Subansiri River

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Subansiri
Subansiri.jpg
Subansiri
Ganges-Brahmaputra-Meghna basins.jpg
Map of the combined drainage basins of the Ganges (yellow), Brahmaputra (violet) and Meghna (green) including the Subansiri River
Physical characteristics
SourceMount Porom
MouthBrahmaputra

The Subansiri River (Chinese: 西巴霞曲; pinyin: xībā xiá qǔ) is a trans-Himalayan river and a tributary of the Brahmaputra River that flows through Tibet's Lhünzê County, Shannan Prefecture and the Indian states of Arunachal Pradesh and Assam. The Subansiri is 442 kilometres (275 mi) long, with a drainage basin 32,640 square kilometres (12,600 sq mi).[1] It is the largest tributary of the Brahmaputra contributing 7.92% of the Brahmaputra's total flow.[2]

Name[edit]

The name is derived from a Sanskrit word 'swarn' meaning gold.[3]

Originally the name applied to the river only after the confluence of the Chayul Chu and Tsari Chu rivers at Gelensiniak.[3] In early maps of independent India, Tsari Chu was marked as the main Subansiri river. However, over time, the name has been transferred to Chayul Chu. Within Tibet, the rivers are named after the locations they flow from such as Loro Chu, Nye Chu, Char Chu and Chayul Chu, all of which apply to the Subansirir or its tributaries.

Course[edit]

The Subansiri River originates in the Himalayas near Mount Porom in the Tibet .[3]

It enters India near the town of Taksing and flows east and southeast through Miri Hills,[3] then south to the Assam Valley at Dulangmukh in Dhemaji district,[4] where it joins the Brahmaputra River at Jamurighat in Lakhimpur district. Small tributaries of the Subansiri include Rangandi, Dikrong and Kamala.[3]

The Subansiri lends its name to two districts in Arunachal Pradesh: Upper Subansiri and Lower Subansiri.

The observed discharge of Subansiri is a maximum of 18,799 cubic metres per second (663,900 cu ft/s), and minimum of 131 m3/s (4,600 cu ft/s). It contributes 7.92% of the Brahmaputra's total flow.[2]

Tsari Chu[edit]

Tsari Chu marked in cyan

Tsari Chu (Chinese: 洛河; pinyin: Luò hé, lit. "Lo River"; Gelen Bung for the Assam Himalayan tribes) rises near the village of Chosam in Tibet and flows east for about 25 miles till the town of Migyitun, where it turns south. It merges with the Subansiri at Gelensiniak.[5][6] The district of Tsari, consisting of the Tsari Chu valley and its vicinity, is considered holy ground by the Tibetans. No animals are killed and no food is grown in these areas, with the exception of Migyitun.[7] The holiness comes from the Dakpa Sheri mountain peak at the centre of the Tsari district, considered the home of the Buddhist Tantric deity Demchok (Chakrasamvara) and his consort Dorje Phagmo (Vajravārāhī). The pious Tibetans used to carry out a wide circumabulation (called rongkor or "ravine circuit") around the mountain once every 12 years, during the monkey year. They traversed the valley of the Tsari Chu river until its junction with Subansiri, and returned via the Subansiri and Yume Chu valleys.[8] The last such circumambulation took place in 1956, after which the Sino-Indian border conflict has put an end to the practice.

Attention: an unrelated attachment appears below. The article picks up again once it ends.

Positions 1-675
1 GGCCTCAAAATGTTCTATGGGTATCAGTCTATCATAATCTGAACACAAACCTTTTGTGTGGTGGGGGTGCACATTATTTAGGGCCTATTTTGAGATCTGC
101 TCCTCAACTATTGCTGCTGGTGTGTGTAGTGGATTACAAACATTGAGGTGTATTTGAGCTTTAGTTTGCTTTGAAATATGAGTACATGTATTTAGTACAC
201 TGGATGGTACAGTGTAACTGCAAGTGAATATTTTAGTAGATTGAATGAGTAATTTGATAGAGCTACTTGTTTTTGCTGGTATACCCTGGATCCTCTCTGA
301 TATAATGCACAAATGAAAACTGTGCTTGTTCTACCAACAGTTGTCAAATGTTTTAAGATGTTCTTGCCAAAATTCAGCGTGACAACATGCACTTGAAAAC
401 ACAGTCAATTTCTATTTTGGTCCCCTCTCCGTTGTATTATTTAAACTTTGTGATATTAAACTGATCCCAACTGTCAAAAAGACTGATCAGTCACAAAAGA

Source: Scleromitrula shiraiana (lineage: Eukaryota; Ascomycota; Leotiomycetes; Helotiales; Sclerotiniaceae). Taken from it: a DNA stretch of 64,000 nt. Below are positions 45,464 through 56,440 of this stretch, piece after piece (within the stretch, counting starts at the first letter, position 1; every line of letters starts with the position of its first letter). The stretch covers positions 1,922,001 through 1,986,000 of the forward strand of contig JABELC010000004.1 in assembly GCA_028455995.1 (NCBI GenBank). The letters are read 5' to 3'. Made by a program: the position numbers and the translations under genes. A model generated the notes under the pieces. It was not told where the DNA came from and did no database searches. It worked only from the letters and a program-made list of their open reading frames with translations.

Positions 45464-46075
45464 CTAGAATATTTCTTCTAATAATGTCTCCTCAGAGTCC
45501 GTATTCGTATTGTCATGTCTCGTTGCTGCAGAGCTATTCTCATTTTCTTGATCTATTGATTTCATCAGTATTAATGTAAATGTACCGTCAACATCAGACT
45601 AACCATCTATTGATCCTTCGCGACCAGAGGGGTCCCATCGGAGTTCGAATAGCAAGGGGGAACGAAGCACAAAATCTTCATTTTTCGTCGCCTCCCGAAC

History[edit]

The 1950 Assam–Tibet earthquake caused landslides blocking the flow of Subansiri at Gerukamukh. After three days the blockade broke causing a massive flash flood. Over the years flooding of the river has caused loss to livelihood and life.[9]

Lower Subansiri Dam[edit]

The Lower Subansiri Dam or The Lower Subansiri Hydro-Electric Project is an under construction dam gravity dam on the river.[10] The dam is seen as a problem and many organisations are protesting against it.[11] The River is a fiction book based on the issue and displays the issue as viewed by common Assamese people through its imaginary dolphins, fishes, and human characters.[12]

See also[edit]

References[edit]

  1. ^ Rao, K.L. (1979). India's Water Wealth. Orient Blackswan. p. 78. ISBN 978-81-250-0704-3. Retrieved 1 May 2011.
  2. ^ a b Singh, Vijay P.; Sharma, Nayan; Ojha, C. Shekhar P. (2004). The Brahmaputra basin water resources. Springer. p. 82. ISBN 978-1-4020-1737-7. Retrieved 1 May 2011.
  3. ^ a b c d e Goyal et al. 2017, p. 523.
  4. ^ Barman, Swapnali; Bhattacharya, R.K.; Sharma, S.K.; Tirkey, G. (February 2020), Future flow scenario of Subansiri River and its Impact on Power Potential of Subansiri Lower Hydro Electric Project (PDF), IIT Roorkee and NIH Roorkee
  5. ^ Kapadia, Harish (2006). "Secrets of Subansiri: Himalayan Journal vol.62/7". Himalayan Journal. Retrieved 23 January 2021.
  6. ^ Bhat, Col Vinayak (22 June 2018). "Despite Modi-Xi bonhomie, China moves into Arunachal Pradesh, builds new road and barracks". ThePrint. Retrieved 23 January 2021.
  7. ^ Bailey, F. M. (1914), Report on an Exploration on the North-East Frontier, 1913, Simla: Government Monotype Press, p. 10 – via archive.org
  8. ^ Krishnatray 2005, pp. 2–3.
  9. ^ Goyal et al. 2017, p. 530.
  10. ^ http://www.nhpcindia.com/Projects/english/Scripts/Prj_Introduction.aspx?Vid=23
  11. ^ http://www.easternpanorama.in/index.php/component/content/article/60-2010/august/1103-anti-mega-dam-protests-vs-hydro-dollar-dream
  12. ^ http://www.bubok.com/books/205665/THE-RIVER

Bibliography[edit]

External links[edit]